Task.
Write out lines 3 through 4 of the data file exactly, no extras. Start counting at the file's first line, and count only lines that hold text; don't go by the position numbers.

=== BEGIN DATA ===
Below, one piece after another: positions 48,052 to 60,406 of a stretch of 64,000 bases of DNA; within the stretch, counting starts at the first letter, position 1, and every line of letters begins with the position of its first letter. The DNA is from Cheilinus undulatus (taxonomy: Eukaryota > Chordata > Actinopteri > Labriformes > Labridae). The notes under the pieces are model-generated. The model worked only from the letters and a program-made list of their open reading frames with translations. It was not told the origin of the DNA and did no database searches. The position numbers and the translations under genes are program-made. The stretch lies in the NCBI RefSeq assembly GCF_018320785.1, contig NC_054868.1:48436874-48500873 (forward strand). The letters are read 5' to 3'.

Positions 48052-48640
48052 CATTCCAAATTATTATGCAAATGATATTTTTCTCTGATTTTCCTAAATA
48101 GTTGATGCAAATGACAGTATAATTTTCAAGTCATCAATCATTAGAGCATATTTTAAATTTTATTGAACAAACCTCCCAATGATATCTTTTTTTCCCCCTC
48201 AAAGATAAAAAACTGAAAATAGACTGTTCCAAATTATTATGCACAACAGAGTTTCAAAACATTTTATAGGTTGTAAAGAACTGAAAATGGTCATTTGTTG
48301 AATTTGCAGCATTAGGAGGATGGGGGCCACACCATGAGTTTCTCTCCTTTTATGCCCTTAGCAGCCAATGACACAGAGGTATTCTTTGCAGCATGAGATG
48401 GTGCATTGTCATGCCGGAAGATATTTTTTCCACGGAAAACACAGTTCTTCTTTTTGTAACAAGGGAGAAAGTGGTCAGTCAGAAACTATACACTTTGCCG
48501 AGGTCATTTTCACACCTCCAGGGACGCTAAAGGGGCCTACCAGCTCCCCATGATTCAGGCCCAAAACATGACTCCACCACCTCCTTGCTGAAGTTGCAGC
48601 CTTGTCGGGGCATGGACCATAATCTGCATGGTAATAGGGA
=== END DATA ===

48052 CATTCCAAATTATTATGCAAATGATATTTTTCTCTGATTTTCCTAAATA
48101 GTTGATGCAAATGACAGTATAATTTTCAAGTCATCAATCATTAGAGCATATTTTAAATTTTATTGAACAAACCTCCCAATGATATCTTTTTTTCCCCCTC